Since he can remember, sociologist and bibliophile Clayton Childress has been enchanted by process rather than product. That is, he has always loved to learn how things are made. “In elementary school the first thing I ever spent my own money on was an Entertainment Weekly subscription—this was back when EW was doing profiles on producers, screenwriters, etc., and covering entertainment business news.”
Today, he is still a sucker for stories about stories. An Assistant Professor of Sociology at the University of Toronto, Childress has combined his loves for fiction and cultural production in his new book Under the Cover: The Creation, Production, and Reception of a Novel. The book, which was released this year by Princeton University Press, focuses on the life of a single work of fiction from its creative infancy to its publication to its reception by reviewers and readers. The subject is Cornelia Nixon’s Jarrettsville, a historical novel published in 2009 and based on an actual murder committed by an ancestor of Nixon’s in the postbellum South. Superstar sociologist Howard S. Becker calls Under the Cover “innovatively imagined, deliciously detailed, and exhaustively explained,” while Childress himself calls it “an academic work of sociology, and hopefully one with its more inscrutable edges smoothed off.” We call it a must-read for anyone who, like Childress, wants to see the moving parts of a seemingly fixed product like the novel.
Childress is one of those writers whose childhood obsessions blossomed into a rewarding academic career (may all geeks be as blessed). “I've always loved fiction and read a lot—and when signing up for freshman courses for college my mom told me that I should take sociology because I'd like it. I was lucky in that in sociology at the time—and largely, still now—the dominant framework through which to study media was called ‘the production of culture approach.’” This framework, which considers how businesses and business relationships make media, helped shape Childress’s ongoing study of the novel as a cultural product: “It was basically a spot-on perfect academic equivalent of reading Entertainment Weekly and listening to DVD commentaries a lot!”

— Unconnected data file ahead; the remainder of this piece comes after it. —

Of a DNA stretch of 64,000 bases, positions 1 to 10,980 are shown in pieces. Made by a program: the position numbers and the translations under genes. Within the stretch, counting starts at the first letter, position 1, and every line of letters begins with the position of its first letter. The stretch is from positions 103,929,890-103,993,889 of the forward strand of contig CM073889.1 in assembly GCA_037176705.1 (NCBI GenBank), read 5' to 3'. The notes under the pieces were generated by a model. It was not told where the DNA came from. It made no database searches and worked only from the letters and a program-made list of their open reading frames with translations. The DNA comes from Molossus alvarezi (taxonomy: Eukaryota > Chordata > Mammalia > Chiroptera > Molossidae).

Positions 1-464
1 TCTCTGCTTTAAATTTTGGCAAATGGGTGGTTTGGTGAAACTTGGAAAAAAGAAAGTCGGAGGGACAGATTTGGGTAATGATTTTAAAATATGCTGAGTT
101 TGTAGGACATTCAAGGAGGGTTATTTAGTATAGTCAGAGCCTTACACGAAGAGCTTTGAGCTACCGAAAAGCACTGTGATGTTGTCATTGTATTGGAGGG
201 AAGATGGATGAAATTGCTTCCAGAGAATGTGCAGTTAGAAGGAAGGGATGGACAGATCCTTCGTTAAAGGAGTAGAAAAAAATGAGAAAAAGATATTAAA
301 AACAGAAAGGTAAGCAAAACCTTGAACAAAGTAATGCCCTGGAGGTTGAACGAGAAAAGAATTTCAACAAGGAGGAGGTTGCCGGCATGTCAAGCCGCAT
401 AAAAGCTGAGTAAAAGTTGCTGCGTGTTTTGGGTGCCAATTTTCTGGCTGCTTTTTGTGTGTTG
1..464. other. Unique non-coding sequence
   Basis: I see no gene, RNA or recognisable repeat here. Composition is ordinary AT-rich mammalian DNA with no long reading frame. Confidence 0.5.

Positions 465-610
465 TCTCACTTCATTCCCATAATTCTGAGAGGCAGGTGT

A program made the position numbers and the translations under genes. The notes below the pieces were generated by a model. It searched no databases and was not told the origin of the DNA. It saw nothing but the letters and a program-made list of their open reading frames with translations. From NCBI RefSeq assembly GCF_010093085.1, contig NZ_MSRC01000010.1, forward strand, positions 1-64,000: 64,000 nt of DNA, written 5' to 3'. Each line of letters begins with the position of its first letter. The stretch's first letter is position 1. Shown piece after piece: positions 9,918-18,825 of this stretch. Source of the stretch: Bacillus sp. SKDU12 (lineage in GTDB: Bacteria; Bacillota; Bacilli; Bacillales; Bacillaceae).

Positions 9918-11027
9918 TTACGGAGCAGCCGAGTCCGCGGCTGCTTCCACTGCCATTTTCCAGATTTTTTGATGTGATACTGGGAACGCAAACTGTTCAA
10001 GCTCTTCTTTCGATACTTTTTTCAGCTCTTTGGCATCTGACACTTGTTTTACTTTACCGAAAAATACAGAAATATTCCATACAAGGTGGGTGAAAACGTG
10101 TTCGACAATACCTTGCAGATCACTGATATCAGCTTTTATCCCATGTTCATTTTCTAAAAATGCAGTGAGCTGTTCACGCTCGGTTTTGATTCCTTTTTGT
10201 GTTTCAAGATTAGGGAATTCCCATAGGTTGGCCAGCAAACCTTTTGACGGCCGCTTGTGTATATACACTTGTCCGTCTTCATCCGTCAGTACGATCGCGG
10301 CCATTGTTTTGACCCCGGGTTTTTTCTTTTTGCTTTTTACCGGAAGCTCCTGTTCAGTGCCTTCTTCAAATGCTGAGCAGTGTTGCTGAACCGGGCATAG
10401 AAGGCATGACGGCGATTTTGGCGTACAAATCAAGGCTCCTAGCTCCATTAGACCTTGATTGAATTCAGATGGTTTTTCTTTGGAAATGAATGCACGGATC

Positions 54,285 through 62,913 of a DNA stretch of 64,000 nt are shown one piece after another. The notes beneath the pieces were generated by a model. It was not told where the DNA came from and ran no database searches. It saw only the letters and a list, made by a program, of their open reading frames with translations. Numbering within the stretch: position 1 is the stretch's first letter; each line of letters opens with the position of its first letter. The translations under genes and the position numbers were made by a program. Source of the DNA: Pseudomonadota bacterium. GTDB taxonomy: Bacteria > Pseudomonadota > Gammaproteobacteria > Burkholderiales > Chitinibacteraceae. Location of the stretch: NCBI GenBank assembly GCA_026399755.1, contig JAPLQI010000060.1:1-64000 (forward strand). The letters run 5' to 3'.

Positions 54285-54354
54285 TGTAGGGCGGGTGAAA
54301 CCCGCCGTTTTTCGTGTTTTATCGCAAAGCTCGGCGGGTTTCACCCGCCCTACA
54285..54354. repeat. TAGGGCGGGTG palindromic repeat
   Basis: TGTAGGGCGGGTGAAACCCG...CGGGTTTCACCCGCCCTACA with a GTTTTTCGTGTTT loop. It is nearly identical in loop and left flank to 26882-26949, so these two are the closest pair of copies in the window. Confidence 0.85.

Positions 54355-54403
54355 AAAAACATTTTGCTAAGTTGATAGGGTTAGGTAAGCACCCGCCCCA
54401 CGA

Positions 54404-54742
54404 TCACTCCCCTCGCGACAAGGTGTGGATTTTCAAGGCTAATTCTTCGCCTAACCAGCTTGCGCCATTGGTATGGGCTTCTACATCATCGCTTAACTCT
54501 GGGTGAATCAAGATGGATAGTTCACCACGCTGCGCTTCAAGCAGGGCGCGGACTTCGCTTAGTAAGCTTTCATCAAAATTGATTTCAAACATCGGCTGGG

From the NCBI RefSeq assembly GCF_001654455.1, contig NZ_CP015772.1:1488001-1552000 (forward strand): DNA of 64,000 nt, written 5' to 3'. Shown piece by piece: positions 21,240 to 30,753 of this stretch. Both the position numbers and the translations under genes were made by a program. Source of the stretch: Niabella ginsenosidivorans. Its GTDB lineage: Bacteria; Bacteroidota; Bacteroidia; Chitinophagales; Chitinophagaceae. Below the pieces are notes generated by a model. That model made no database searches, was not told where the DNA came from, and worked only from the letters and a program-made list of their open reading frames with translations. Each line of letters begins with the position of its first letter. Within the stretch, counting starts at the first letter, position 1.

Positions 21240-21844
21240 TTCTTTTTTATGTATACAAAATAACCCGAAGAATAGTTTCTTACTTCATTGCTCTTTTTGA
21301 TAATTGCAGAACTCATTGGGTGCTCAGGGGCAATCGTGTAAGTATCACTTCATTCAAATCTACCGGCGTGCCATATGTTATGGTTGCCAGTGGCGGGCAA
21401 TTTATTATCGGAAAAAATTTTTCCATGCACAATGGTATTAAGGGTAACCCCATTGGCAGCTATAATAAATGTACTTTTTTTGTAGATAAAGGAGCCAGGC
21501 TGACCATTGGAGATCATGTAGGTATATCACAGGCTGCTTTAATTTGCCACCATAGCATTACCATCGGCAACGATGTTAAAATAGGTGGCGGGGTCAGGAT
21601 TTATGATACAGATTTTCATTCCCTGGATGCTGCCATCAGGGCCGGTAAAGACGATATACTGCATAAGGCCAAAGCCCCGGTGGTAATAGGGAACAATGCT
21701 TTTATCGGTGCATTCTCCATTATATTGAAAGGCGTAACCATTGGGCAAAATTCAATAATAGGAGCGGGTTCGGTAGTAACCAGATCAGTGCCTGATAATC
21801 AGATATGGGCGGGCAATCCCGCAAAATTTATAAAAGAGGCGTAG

Some writers are quick to rattle off their odd, personally sacred creative processes. Childress’s take on the (academic) writing life is refreshingly realistic: “I write in the mornings. Most of what I write is crap. Good ideas come at weird times. On the second look, most good ideas were actually bad ideas and by the next day I'm perplexed at how I ever could have mistaken them as good ones. I think that's all pretty typical, and knowing how typical it is didn't make any of it any easier for me.” Also, he is quick to admit that writing Under the Cover wasn’t all suffering. In fact (can it be?), he found parts of the writing process enjoyable: “To be fair, though, as I argue in the book, when writers are speaking with other writers about their agonies in writing they are being truthful, but these types of stories are also a form of bragging. Writers are suspicious of other writers for whom the writing always come easily, as for writing to truly be ‘art,’ there's the idea that the artist had to suffer for it. To be clear I don't think of myself as an artist or even as a professional writer—I'm a professional academic writing what is ultimately an academic book that I've worked really hard to try to make accessible and interesting for non-academics too—but while telling stories about how challenging I found the writing process to be (which I did), it's also prudent to say with all honesty that some of it didn't feel difficult at all, and it was actually really fun.”